Welcome to the Ag & Food Law Blog

This blog provides a comprehensive news, research, and information resource on agricultural and food law for the nation’s agricultural community. 

It is provided as a partnership of The National Agricultural Law Center, the nation’s leading source of agricultural and food law research and information, and the American Agricultural Law Association, the only national professional organization focusing on the legal needs of the agricultural community.  Located in Fayetteville, Arkansas the National Agricultural Law Center serves the nation's agricultural community and is a unit of the University of Arkansas System Division of Agriculture.  In addition, the Center leads the eXtension Community of Practice for Agricultural and Food Law.

FSIS Amending Poultry Products Inspection Regulations

Posted August 29, 2014

The Food Safety and Inspection Service (FSIS) has amended the poultry products inspection regulations to establish a new inspection system for young chicken and all turkey slaughter establishments.

Young chicken and turkey slaughter establishments that do not choose to operate under the new poultry inspection system may continue to operate under their current inspection system.

The rule is in effect October 20, 2014.

The Federal Register is available here.

Zinpro Corp. Requesting Food Additive Amendment

Posted August 29, 2014

The Food and Drug Administration (FDA) has announced that Zinpro Corp. filed a petition proposing that the food additive regulations be amended to provide for the safe use of zinc L-selenomethionine as a source of selenium in complete feed for broiler chickens.

Comments are accepted until September 22, 2014.

The Federal Register is available here.

AMS Requesting Comments on Honey

Posted August 29, 2014

The Agricultural Marketing Service (AMS) of the Department of Agriculture (USDA) is seeking comments on how a Federal standard of identity for honey would be in the interest of consumers, the honey industry, and U.S. agriculture.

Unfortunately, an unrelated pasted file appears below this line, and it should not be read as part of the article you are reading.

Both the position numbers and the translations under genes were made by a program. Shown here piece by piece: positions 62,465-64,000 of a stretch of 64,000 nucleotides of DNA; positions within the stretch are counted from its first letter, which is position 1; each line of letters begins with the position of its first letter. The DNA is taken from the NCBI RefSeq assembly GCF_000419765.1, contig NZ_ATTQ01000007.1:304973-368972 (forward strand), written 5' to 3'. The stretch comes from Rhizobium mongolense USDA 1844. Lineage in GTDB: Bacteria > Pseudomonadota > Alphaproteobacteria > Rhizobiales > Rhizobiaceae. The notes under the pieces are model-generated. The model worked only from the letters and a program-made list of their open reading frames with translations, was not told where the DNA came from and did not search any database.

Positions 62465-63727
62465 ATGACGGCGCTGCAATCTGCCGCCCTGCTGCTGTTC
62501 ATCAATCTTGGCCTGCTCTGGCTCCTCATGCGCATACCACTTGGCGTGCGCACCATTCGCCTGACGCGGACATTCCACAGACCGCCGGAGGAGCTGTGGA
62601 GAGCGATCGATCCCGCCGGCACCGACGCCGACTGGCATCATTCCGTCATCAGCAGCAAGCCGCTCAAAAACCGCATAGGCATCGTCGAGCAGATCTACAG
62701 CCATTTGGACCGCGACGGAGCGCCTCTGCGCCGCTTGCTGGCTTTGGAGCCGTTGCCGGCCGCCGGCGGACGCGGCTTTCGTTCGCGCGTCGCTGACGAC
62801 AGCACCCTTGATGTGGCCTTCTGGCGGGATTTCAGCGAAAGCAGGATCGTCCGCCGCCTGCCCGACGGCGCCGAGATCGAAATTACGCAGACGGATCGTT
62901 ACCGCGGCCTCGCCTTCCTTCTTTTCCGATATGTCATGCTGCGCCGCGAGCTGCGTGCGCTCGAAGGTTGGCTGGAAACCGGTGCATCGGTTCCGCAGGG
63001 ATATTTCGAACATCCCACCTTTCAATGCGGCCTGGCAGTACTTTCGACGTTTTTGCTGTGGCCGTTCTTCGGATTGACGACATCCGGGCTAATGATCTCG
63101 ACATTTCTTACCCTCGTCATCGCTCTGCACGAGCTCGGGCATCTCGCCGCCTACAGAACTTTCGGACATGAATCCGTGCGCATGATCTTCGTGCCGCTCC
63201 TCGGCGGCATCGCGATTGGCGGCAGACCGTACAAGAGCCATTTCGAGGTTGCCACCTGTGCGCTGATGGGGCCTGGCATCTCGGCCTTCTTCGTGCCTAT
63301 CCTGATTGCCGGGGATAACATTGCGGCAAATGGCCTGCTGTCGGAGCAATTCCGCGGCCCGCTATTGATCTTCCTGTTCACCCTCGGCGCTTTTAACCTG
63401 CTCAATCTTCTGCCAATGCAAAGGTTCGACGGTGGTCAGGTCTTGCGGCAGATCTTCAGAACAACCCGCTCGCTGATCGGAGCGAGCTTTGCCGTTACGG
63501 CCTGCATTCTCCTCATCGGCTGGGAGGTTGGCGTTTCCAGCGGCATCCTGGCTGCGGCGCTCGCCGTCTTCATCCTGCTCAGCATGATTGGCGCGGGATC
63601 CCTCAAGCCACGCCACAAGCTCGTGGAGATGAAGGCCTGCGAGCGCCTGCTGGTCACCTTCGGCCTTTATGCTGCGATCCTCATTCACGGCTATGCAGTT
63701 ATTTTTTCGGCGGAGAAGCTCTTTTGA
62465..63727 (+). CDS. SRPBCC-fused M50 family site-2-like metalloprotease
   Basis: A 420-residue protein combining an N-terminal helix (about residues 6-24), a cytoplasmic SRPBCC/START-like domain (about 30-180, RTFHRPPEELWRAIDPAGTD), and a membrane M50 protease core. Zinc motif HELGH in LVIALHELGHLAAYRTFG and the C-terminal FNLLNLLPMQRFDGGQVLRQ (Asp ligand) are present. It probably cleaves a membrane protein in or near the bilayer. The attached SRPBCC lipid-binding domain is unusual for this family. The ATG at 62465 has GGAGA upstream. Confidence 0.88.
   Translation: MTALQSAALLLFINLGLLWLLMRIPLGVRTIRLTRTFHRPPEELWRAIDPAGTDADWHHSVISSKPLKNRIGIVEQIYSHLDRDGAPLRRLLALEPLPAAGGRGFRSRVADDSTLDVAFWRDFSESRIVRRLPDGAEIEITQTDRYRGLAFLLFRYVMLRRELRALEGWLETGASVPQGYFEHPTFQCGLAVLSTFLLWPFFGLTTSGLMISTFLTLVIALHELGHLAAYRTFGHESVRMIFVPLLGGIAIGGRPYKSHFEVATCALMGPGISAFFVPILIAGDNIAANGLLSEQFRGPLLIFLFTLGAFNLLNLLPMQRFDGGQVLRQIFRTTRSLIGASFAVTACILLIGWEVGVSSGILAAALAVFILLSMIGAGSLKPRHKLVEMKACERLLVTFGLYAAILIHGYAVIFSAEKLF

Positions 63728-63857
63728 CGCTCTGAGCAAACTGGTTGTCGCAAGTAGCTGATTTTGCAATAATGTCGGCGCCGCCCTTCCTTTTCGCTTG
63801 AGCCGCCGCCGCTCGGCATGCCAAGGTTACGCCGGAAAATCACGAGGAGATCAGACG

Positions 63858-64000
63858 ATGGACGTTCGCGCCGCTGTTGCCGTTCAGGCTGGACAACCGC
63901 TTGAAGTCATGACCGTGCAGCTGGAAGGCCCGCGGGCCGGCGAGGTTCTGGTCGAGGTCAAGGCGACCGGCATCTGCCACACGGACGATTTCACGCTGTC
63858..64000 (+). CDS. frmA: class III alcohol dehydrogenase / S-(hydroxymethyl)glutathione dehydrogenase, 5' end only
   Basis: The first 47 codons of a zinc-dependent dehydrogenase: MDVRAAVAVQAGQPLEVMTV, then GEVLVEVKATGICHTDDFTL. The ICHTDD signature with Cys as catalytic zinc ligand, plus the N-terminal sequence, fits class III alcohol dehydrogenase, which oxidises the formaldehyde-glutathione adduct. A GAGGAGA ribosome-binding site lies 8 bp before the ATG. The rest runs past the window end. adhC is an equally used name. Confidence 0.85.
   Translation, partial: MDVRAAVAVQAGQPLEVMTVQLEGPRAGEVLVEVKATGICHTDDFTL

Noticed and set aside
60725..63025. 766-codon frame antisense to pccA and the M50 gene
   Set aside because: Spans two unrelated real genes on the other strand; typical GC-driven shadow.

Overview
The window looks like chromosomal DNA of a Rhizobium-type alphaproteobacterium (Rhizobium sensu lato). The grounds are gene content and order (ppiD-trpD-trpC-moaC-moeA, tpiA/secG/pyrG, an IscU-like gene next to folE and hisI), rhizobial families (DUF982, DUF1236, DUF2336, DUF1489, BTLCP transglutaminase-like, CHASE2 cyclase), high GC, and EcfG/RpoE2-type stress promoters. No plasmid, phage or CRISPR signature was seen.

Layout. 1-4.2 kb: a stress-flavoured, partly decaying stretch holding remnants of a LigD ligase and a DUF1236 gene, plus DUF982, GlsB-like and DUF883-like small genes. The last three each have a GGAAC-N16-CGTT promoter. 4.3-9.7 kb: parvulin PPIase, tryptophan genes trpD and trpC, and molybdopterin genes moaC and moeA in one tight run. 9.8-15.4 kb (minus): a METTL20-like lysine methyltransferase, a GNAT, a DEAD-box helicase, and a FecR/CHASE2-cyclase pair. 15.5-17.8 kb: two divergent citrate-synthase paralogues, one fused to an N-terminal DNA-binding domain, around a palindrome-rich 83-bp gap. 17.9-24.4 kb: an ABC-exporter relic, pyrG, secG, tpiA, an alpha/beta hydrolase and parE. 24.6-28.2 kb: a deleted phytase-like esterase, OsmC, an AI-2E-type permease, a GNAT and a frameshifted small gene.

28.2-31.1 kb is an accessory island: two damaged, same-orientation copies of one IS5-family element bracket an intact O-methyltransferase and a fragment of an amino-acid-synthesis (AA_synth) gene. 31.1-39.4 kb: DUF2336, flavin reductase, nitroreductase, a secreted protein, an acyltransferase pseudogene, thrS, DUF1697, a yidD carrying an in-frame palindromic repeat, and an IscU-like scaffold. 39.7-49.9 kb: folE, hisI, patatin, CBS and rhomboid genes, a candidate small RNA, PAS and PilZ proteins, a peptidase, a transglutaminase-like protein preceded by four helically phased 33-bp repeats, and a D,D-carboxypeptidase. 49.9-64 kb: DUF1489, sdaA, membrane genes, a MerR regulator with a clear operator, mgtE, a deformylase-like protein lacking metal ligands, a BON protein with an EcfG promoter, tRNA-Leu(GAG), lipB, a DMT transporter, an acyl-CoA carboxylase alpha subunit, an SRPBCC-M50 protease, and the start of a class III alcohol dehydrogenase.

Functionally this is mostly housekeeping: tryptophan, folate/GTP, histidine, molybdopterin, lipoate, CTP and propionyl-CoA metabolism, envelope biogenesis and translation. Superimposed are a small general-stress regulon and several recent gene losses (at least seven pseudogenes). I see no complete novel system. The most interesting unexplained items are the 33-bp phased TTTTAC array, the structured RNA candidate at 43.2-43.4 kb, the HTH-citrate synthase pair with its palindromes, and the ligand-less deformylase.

Comments are accepted until September 19, 2014.

The Federal Register is available here.

DOE Requesting Comments on Landscape Design

Posted August 29, 2014

The U.S. Department of Energy (DOE) has invited public comment on its Request for Information (RFI) regarding Landscape Design for Sustainable Bioenergy Systems.

The purpose of RFI is to solicit feedback from bioenergy stakeholders on landscape design approaches that integrate cellulosic bioenergy feedstock production into existing agricultural and forestry systems while maintaining or enhancing environmental and socio-economic sustainability including ecosystem services and food, feed, and fiber production.

Comments are accepted until September 2, 2014.

The Federal Register is available here.

Tyson Workers Awarded $5.8 Million

Posted August 28, 2014

On Monday, the Eight Circuit Court of Appeals awarded $5.8 million to a class of Tyson Food employees who sued for overtime pay, according to a Meating Place article by Tom Johnston available here. Courthouse News Service also published an article available here and Law 360 here.

The case involves more than 3,000 current and former hourly workers from the company’s Storm Lake, Iowa, plant. The complaint was issued in 2007 and stated that Tyson’s policy of adding several minutes per day to each employee’s paycheck to account for donning and doffing gear was insufficient.

 In 2006, lead plaintiff Adelina Garcia and several hundred other employees from a Tyson facility in Finney County, Kansas, filed a proposed class action in the Kansas federal court. The plaintiffs claimed violations of the Fair Labor Standards Act (FLSA) and Kansas Wage Protection Act for being underpaid for tasks, including putting on and taking off of shin guards, mesh aprons, belly guards, plexiglass arm guards and knocker vests, and other tasks, according to Courthouse News Service.

The jury granted $500,000 in damages and then the trial court awarded more than $3.3 million in attorneys’ fees under the FLSA.

In his dissent, Circuit Judge C. Arlen Beam said that the workers were not eligible for class certification because commonality under Rule 23 requires that all class members suffered the same injury, and that the FSLA class was conditionally certified for workers only in one of the departments, but that “conditional” portion was never revisited, according to Law 360.

"Here we have undifferentiated presentations of evidence, including significant numbers of the putative classes suffering no injury and members of the entire classes suffering wide variations in damages, ultimately resulting in a single-sum classwide verdict from which each purported class member, damaged or not, will receive a pro-rata portion of the jury's one-figure verdict," Judge Beam said.

For more information, please view the case here.

EPA Amends CWA Regulations

Posted August 28, 2014

The Environmental Protection Agency (EPA) has finalized amendments to the Clean Water Act (CWA) regulations to codify that under the National Pollutant Discharge Elimination System (NPDES) program, permit applicants must use “sufficiently sensitive” analytical test methods when completing an NPDES permit application and the Director must prescribe that only “sufficiently sensitive” methods be used for
EPA has modified existing NPDES application, compliance monitoring, and analytical methods regulations. 

The amendments in this rulemaking affect only chemical-specific methods and do not apply to the Whole Effluent Toxicity (WET) methods or their use.

The regulations are in effect September 18, 2014.

The Federal Register is available here.